The following commentary comes from an independent investor or market observer as part of TheStreet's guest contributor program, which is separate from the company's news coverage.
NEW YORK (
) -- I genuinely avoid outright bearishness and bullishness. Instead, I use information to make an asset purchase. Then, I
control the investment outcome
with stop-limit loss orders and hedging techniques.
That said, I often serve up titillating details about which ETFs I like at a particular time. Similarly, I discuss why I may be leaning toward less risk or more risk in client portfolios.
It follows that people may interpret my description of certain holdings as well as my reasons for those holdings as "
bullish on China.
" They may regard my economic assessment of oil at the very start of January as
"bullish on energy services."
Conversely, some might construe my commentary on small-cap overvaluation
as "bearish on U.S. small caps."
Still others may see my presentation on consumer staples as a sign that I've become
"bearish on stock assets."
In truth, the smartest money managers recognize that maintaining an emotional attachment to market direction is as dangerous as falling in love with any company's stock. It only takes one big loss to decimate 31 hard-fought successes. In other words, my actions and my words may convey a particular conviction, but I do not marry-hold-n-cherish an idea indefinitely.
All tallied, I still present certain realities as well as my opinion about those realities. And right now, I can think of three huge facts that ETF investors must "bear" in mind:
1. The U.S. Dollar Is Dangerously Low.
It's one thing for U.S. elected and non-elected officials to desire the greenback's depreciation for the sake of helping U.S. exporters. It's another thing to let the value of the buck sink to an ocean's depths, just so it can pay less money (cheaper dollars) back to bondholders. At what point would foreign bondholders decide that a much higher yield on U.S. debt would be needed to offset continuous dollar devaluation?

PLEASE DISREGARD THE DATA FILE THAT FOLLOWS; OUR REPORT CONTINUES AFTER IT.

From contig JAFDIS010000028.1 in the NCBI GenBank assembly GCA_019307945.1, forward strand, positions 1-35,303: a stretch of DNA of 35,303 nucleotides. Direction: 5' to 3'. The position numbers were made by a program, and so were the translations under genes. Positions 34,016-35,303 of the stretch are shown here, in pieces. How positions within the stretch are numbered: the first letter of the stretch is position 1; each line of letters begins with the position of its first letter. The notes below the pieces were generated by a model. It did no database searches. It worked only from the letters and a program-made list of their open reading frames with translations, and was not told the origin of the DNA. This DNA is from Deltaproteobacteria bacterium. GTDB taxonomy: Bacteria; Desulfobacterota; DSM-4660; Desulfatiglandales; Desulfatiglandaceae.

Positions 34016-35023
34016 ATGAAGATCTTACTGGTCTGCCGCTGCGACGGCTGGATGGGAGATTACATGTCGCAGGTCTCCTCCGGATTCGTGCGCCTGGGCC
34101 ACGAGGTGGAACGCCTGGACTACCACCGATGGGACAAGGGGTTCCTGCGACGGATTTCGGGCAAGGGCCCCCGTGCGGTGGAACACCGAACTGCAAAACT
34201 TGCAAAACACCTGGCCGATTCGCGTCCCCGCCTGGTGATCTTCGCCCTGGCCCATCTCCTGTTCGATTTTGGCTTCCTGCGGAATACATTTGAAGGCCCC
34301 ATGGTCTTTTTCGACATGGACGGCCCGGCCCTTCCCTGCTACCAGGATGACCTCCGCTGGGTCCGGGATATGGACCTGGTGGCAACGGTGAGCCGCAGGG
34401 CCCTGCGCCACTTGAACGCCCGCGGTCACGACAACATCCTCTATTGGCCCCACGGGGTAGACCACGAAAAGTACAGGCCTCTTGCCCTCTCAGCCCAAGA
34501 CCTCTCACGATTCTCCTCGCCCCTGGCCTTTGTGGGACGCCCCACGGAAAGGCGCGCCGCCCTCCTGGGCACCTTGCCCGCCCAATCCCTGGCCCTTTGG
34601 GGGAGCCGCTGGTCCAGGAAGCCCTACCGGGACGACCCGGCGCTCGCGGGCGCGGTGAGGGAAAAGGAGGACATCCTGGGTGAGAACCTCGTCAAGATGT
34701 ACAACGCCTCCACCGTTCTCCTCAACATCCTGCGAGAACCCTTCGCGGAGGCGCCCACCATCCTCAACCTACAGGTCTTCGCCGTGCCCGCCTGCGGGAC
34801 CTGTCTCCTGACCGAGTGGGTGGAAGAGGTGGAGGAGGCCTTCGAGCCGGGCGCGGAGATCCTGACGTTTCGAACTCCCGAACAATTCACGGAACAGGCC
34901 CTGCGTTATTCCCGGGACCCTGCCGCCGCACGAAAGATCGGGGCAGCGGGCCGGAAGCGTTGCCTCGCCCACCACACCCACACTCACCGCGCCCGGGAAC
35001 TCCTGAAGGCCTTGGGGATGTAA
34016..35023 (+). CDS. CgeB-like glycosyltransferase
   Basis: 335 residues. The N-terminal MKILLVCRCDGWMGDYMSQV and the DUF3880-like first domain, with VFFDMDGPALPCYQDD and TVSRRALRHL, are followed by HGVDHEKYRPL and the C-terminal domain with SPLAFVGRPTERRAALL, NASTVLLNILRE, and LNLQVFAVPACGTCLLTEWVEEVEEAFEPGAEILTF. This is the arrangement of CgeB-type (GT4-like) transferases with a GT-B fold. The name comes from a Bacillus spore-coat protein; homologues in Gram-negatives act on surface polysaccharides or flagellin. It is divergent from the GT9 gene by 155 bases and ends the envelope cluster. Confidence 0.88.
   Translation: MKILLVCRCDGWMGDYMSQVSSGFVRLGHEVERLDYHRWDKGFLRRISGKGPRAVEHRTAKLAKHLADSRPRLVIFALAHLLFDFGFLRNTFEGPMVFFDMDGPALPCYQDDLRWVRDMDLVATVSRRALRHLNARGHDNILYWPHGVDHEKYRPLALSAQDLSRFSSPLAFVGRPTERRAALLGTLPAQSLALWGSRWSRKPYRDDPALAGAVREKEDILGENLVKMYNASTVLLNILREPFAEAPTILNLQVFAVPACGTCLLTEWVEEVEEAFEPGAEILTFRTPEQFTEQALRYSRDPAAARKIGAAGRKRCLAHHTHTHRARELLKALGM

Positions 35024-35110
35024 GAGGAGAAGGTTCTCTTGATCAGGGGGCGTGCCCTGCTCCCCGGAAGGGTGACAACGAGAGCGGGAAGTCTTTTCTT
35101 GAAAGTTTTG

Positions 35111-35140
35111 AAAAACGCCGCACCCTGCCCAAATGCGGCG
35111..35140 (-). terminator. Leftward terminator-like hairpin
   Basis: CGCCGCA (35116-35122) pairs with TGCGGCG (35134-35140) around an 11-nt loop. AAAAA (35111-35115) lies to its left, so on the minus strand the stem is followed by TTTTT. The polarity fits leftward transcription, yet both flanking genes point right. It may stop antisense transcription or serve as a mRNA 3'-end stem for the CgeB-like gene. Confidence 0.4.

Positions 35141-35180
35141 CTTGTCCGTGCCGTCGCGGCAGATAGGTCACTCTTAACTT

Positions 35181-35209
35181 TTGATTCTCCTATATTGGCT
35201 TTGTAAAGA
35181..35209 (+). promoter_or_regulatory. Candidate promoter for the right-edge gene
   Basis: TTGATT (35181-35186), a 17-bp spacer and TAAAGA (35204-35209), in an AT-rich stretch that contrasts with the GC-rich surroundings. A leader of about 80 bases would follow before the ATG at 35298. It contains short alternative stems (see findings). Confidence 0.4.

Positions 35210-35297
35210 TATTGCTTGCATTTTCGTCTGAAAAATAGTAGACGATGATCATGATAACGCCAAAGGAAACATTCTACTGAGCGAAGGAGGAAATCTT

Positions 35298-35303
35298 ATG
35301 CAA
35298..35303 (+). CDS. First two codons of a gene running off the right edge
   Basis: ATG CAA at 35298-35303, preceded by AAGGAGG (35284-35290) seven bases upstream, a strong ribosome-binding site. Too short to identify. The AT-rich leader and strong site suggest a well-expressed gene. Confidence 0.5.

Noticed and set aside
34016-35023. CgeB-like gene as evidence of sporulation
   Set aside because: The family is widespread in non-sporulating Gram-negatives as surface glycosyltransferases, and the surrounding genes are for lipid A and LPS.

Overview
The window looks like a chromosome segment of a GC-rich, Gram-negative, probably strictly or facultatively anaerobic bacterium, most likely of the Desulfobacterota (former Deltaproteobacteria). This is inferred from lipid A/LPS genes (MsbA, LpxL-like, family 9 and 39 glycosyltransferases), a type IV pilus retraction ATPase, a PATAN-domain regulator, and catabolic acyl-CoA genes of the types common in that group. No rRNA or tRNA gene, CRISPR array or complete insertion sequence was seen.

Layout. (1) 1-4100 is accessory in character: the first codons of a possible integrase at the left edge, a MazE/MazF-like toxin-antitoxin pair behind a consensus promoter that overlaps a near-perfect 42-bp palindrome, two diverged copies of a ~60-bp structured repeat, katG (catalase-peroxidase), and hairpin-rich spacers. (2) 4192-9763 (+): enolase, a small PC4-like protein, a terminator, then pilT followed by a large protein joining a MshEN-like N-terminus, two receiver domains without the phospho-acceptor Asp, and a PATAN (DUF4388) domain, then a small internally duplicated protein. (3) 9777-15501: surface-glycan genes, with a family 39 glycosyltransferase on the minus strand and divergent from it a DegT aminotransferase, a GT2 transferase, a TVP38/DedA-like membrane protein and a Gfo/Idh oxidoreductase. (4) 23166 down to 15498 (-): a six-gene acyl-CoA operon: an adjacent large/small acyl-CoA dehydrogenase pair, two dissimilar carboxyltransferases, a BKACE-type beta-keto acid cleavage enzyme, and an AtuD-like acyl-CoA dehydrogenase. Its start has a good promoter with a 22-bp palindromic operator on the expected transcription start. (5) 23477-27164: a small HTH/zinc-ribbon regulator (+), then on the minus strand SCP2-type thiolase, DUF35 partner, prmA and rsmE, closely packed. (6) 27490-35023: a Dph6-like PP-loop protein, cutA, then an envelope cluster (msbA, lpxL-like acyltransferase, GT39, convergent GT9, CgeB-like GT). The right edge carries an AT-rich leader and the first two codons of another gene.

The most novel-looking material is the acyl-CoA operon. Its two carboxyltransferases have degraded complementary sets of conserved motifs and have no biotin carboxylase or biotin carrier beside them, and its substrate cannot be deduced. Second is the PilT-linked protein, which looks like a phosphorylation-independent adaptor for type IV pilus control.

Nobody really has an answer to that hypothetical question. On the other hand, Bill Gross is shorting the greenback in his
Pimco Total Return Fund
. Meanwhile, the
PowerShares DB Dollar Bullish Fund
, which tracks a rules-based index of long $USD futures contracts against prominent world currencies, has never been lower.
The Nominal Price of Gold Is Psychologically High.
On April 19, 2011, gold hit $1,500 per ounce for the first time ever. Granted, gold would need to climb another 40% to get back to its inflation-adjusted heyday. Yet the nominal record is impossible to dismiss; the yellow metal is literally mocking the
I'm neither a "bug" nor a bubble maniac. Still, I've witnessed remarkable capital appreciation with the
SPDR Gold Trust
, acquiring GLD at every significant pullback. (Note: Check my
"keep buying GLD" commentary
here.) What's more, until and unless the Fed gets serious about commodity price inflation, buying GLD on cyclical sell-offs will continue to be profitable.
The Macro-Economic Picture Is Improving... Albeit Slowly.
If job growth were phenomenal, wage inflation would cause the Fed to tighten. Would that be good for stocks? Probably not. If every company were firing on all cylinders and guiding higher with their earnings, would that be the next big boost higher? It would probably create an unrealistic set of expectations going forward, so... "No."
What keeps fund managers and advisers engaged is the fact that money is moving into the markets with some trepidation. Irrational fear and irrational exuberance are dangerous, yet rational worries are typically beneficial. What's more, in spite of persistent worries, we've seen private payrolls increase, manufacturing knock it out of the park and corporations acquiring smaller fish.
Bottom line? Big pharmaceuticals wouldn't be gobbling up little biotech firms and Wal-Mart wouldn't be purchasing social networking sites if everything were headed to heck in an Easter egg basket. Indeed,
the S&P 500 SPDR Trust
is still well above its long-term, 200-day trendline.
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Disclosure Statement: ETF Expert is a website that makes the world of ETFs easier to understand. Gary Gordon, Pacific Park Financial and/or its clients may hold positions in ETFs, mutual funds and investment assets mentioned. The commentary does not constitute individualized investment advice. The opinions offered are not personalized recommendations to buy, sell or hold securities. At times, issuers of exchange-traded products compensate Pacific Park Financial or its subsidiaries for advertising at the ETF Expert website. ETF Expert content is created independently of any advertising relationships. You may review additional ETF Expert at the site.